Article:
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Bronze Age

Bronze Age, period in the development of technology when metals were first used regularly in the manufacture of tools and weapons. Pure copper and bronze, an alloy of copper and tin, were used indiscriminately at first; this early period is sometimes called the Copper Age. The earliest use of cast metal can be deduced from clay models of weapons; casting was certainly established in the Middle East by 3500 BC Following the Neolithic period, the development of a metallurgical industry coincided with the rise of urbanization. The organized operations of mining, smelting, and casting undoubtedly required the specialization of labor and the production of surplus food to support a class of artisans, while the search for raw materials stimulated the exploration and colonization of new territories. This process culminated in the civilizations of Mesopotamia and Sumer. Later, the Minoan civilization and the Mycenaean civilization opened extensive trade routes in central Europe, where tin and copper were mined. This activity fostered native industries and political unification, especially in Hungary, Austria, and the Alpine region. It laid the foundations of the Iron Age civilization, which was to follow under Greek, Etruscan, and Scythian influences. In the New World the earliest bronze was cast in Bolivia c.AD 1100. The Inca civilization used bronze tools and weapons but never mastered iron.

See V. G. Childe, The Prehistory of European Society (1958, repr. 1962); J. W. Alsop, From the Silent Earth (1964); G. Clark, World Prehistory: An Outline (2d ed. 1969); A. H. Jones, Bronze Age Civilization (1975); B. Fell, Bronze-Age America (1982).

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"Bronze Age." The Columbia Encyclopedia, 6th ed.. . Encyclopedia.com. 15 Dec. 2017 <http://www.encyclopedia.com>.

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Bronze Age

Bronze Age a prehistoric period that followed the Stone Age and preceded the Iron Age, when weapons and tools were made of bronze rather than stone.

The Bronze Age began in the Near East and SE Europe in the late 4th and early 3rd millennium bc. It is associated with the first European civilizations, the beginnings of urban life in China, and the final stages of some Meso-American civilizations, but did not appear in Africa and Australasia at all.


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"Bronze Age." The Oxford Dictionary of Phrase and Fable. . Encyclopedia.com. 15 Dec. 2017 <http://www.encyclopedia.com>.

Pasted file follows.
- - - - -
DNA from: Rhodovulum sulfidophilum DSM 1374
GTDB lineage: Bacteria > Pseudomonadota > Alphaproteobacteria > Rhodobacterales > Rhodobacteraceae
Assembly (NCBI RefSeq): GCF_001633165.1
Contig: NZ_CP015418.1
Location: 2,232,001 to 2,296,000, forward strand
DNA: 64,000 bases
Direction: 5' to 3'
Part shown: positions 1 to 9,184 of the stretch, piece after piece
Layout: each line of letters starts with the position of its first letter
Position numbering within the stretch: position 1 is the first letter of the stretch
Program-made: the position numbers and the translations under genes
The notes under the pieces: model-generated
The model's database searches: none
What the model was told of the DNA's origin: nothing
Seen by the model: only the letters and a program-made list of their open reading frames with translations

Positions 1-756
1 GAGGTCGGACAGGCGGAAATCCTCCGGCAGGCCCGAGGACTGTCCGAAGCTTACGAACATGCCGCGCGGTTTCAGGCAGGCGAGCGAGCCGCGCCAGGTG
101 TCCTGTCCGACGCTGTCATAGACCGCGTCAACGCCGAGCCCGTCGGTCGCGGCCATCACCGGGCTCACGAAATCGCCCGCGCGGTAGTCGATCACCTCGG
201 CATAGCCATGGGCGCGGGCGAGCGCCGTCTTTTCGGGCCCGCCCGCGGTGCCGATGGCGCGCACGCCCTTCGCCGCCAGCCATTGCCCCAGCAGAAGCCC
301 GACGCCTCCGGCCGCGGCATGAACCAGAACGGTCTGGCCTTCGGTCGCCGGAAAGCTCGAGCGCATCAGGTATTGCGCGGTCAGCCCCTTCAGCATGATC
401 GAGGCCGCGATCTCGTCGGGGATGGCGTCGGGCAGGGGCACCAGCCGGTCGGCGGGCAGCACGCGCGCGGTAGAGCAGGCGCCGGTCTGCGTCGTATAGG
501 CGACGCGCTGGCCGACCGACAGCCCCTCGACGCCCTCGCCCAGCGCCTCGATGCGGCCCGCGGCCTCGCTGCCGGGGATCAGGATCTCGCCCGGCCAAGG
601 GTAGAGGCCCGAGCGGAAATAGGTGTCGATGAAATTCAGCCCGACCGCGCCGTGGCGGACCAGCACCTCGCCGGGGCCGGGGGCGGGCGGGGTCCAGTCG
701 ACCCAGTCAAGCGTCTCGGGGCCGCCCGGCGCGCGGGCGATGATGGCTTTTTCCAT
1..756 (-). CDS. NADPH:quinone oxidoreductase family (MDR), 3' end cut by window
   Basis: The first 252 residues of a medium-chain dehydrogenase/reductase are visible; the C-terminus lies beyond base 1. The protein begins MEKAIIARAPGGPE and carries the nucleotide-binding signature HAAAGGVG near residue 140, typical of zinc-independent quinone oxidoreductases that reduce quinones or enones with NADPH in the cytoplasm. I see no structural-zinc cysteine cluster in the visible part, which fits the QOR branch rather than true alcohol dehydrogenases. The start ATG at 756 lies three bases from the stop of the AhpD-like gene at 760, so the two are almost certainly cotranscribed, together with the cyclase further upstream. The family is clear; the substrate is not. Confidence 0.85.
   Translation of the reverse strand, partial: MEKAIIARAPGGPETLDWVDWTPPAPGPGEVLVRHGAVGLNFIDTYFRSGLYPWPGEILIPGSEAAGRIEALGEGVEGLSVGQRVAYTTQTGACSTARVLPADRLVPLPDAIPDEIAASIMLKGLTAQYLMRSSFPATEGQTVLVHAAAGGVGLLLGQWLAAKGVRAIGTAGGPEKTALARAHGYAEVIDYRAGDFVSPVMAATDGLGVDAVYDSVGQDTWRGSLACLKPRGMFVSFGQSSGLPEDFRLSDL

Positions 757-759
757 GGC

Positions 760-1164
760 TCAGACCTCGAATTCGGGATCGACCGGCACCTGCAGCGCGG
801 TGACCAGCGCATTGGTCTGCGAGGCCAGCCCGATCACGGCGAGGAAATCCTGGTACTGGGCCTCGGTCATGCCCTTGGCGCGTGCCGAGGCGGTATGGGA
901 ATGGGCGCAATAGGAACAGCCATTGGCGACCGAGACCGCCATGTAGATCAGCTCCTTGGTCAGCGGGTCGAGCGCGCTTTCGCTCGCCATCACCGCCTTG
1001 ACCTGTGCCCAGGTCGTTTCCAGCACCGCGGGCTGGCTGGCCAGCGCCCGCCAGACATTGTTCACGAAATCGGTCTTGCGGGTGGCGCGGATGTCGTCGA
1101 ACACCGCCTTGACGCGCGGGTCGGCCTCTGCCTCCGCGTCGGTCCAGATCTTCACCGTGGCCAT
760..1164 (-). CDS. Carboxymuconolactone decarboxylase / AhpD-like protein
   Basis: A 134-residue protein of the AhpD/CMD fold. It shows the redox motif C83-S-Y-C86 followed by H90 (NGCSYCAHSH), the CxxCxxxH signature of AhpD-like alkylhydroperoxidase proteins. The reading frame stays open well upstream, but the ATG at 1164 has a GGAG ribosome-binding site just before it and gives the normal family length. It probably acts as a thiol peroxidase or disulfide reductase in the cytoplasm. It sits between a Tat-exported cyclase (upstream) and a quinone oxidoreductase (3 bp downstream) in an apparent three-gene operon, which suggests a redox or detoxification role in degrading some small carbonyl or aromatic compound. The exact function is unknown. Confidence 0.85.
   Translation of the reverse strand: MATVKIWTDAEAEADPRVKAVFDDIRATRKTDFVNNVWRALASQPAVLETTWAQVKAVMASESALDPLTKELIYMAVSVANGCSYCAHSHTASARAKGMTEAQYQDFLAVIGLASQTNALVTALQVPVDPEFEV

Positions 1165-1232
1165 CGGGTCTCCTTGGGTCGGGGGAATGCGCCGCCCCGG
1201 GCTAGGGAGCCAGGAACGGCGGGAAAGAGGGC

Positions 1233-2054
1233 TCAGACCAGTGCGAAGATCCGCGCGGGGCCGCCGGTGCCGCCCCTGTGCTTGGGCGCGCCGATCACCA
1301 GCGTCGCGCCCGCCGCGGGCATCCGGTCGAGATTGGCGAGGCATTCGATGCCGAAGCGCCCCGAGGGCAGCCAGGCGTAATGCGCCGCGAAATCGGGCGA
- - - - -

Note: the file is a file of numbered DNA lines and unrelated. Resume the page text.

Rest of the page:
"Bronze Age." The Oxford Dictionary of Phrase and Fable. . Encyclopedia.com. (December 15, 2017). http://www.encyclopedia.com/humanities/dictionaries-thesauruses-pictures-and-press-releases/bronze-age

"Bronze Age." The Oxford Dictionary of Phrase and Fable. . Retrieved December 15, 2017 from Encyclopedia.com: http://www.encyclopedia.com/humanities/dictionaries-thesauruses-pictures-and-press-releases/bronze-age

Bronze Age

Bronze Age Period in human cultural development between the Neolithic period and the discovery of iron-working techniques (the Iron Age). In Mesopotamia, bronze tools were used from c.3200 bc and the Bronze Age lasted until c.1100 bc. In Britain, bronze was used after 2000 bc, and iron technology did not become widespread until c.500 bc.

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"Bronze Age." World Encyclopedia. . Encyclopedia.com. 15 Dec. 2017 <http://www.encyclopedia.com>.

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"Bronze Age." World Encyclopedia. . Retrieved December 15, 2017 from Encyclopedia.com: http://www.encyclopedia.com/environment/encyclopedias-almanacs-transcripts-and-maps/bronze-age

Bronze Age

Bronze Age a prehistoric period that followed the Stone Age and preceded the Iron Age, when certain weapons and tools came to be made of bronze rather than stone.

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"Bronze Age." The Oxford Pocket Dictionary of Current English. . Encyclopedia.com. 15 Dec. 2017 <http://www.encyclopedia.com>.

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"Bronze Age." The Oxford Pocket Dictionary of Current English. . Retrieved December 15, 2017 from Encyclopedia.com: http://www.encyclopedia.com/humanities/dictionaries-thesauruses-pictures-and-press-releases/bronze-age-0